BN: Megadeth also kept moving forward album after album... You've avoided to repeat yourselves.

DE: And I'm really glad about that. During the time we were heading into the Countdown... era [1992], it was like the crossroads for heavy metal bands, and we saw a lot of other bands that, perhaps, didn't have the guidance or the forethought. It just seemed like heavy metal as a whole regressed, everyone wanted to be harder and faster than the next, with the singer barking like a dog [laughs].

BN: I totally agree... And I think that really attributed to the decline of heavy metal music. It got split into two extremes... One of which you described - all the hardcore death/thrash metal bands trying to outdo each other, and the other extreme were the "hair" bands who weren't even metal to begin with!

DE: We're a very musical group, and our primary love of music is definitely hard-rock and heavy metal, it's what we enjoy listening to and it's what we enjoy playing. But, in order to keep metal alive, you gotta keep thinking forward and moving ahead. And that's what I'm personally very happy about with Cryptic Writings... we've maintained our genuine sound, yet we're able to move forward into new directions without turning our back to what we're known for. And I think our fans really respect us for that. Even back when Dave [Mustaine] first laid down the vocal tracks on Killing Is My Business..., I was impressed with the fact that the music was so heavy, but the vocals were memorable and had catchy melodies.

BN: Dave Mustaine's lyrics seem a lot more personal on this CD - particularly the track "Use the Man." Is that song about Dave's past heroin addiction?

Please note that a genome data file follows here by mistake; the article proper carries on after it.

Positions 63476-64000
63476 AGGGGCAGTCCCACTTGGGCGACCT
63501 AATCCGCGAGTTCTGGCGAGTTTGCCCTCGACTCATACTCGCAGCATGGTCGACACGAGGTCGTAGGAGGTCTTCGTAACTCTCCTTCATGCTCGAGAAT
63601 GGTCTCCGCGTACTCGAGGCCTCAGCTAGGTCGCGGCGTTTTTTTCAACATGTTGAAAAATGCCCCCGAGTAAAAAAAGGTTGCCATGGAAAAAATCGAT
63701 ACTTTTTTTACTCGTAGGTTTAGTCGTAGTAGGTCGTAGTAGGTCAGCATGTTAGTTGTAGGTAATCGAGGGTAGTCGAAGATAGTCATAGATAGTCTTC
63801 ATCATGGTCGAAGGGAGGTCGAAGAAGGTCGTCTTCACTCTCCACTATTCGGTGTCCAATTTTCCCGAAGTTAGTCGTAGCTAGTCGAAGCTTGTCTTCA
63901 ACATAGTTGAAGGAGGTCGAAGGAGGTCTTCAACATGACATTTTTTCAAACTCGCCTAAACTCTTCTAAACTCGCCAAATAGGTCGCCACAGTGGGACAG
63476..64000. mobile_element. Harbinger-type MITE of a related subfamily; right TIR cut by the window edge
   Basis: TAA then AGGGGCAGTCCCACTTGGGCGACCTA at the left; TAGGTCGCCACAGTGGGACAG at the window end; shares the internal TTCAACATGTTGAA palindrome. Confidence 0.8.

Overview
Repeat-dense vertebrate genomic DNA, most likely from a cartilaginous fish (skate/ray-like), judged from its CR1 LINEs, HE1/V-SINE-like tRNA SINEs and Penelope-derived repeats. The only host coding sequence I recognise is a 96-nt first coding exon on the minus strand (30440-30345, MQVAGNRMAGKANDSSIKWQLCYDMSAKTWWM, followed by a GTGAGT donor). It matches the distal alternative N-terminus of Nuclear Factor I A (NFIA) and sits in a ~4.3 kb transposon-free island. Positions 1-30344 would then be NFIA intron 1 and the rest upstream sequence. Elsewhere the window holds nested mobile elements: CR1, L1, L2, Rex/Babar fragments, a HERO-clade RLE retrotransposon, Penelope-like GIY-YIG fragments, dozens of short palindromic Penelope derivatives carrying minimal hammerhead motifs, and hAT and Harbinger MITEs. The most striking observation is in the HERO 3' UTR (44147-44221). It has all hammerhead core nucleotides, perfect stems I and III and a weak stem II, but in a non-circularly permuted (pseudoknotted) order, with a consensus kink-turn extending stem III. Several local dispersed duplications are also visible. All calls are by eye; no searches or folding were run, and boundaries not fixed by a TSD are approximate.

DE: Actually, that song was written about someone we knew at a drug addiction facility who shot up some dope and died. When we did the demos, we only had a handful of lyrics written; Dave actually wrote a lot of the lyrics while we were in the studio. But, yeah... I think the lyrics are more personal on this record. I remember the first time I read Dave's lyrics, like a week or two after I met him, and I thought, "Damn these are really good lyrics." He wasn't just some guy who played guitar and tried to put words together. And seeing his lyrics develop... I think anyone, of any age group, and who listens to any style of music, can relate to the lyrics on Cryptic Writings.

BN: I think Megadeth has always written very thought-provoking lyrics; especially the title track to Peace Sells... But Who's Buying? That song was brilliant!

DE: I remember the day it was written. Dave and I were picking up Gar [Samuelson] on our way to rehearsal... you remember that old van we used to have? [laughs] Anyway, Dave asked me, "What do you think about Peace Sells... But Who's Buying for a song idea?" We then went to our rehearsal studio and he wrote the chorus, we rehearsed it a couple of times and - bam! Within a couple hours the song was pretty much done... It was one of those magical moments.

BN: That song - especially the video for that song - was totally groundbreaking. A lot of the scenes in that video, such as the footage from political riots and the flashing "$" symbol, were used long before bands like Rage Against the Machine, Ministry, and even Guns 'n Roses used that type of "political message" in their videos... it really took music videos to the next level...

DE: It's funny... we used Robert Longo to direct that video, and he wasn't even a director, he was an artist. So, coming from a conceptual point of view, he had a much cooler idea than these guys who were professional video directors!

BN: I understand your first single from this CD, "Trust," was actually a #1 song on Rock radio throughout the U.S., yet radio in LA still refuses to play Megadeth!

MF: Yeah, it was the #1 Active Rock track in America. Los Angeles is really a separate entity... It doesn't really blend in with the Chicagos, the Phoenixes, and the Clevelands, which is pretty much what real America is all about. What you hear on the radio in LA is not representative of the what's really going on in America. But LA has always been a good market for us to play live, and we have a lot of great fans in Los Angeles, and I really do feel bad for them since they can't hear any good heavy rock bands on the radio.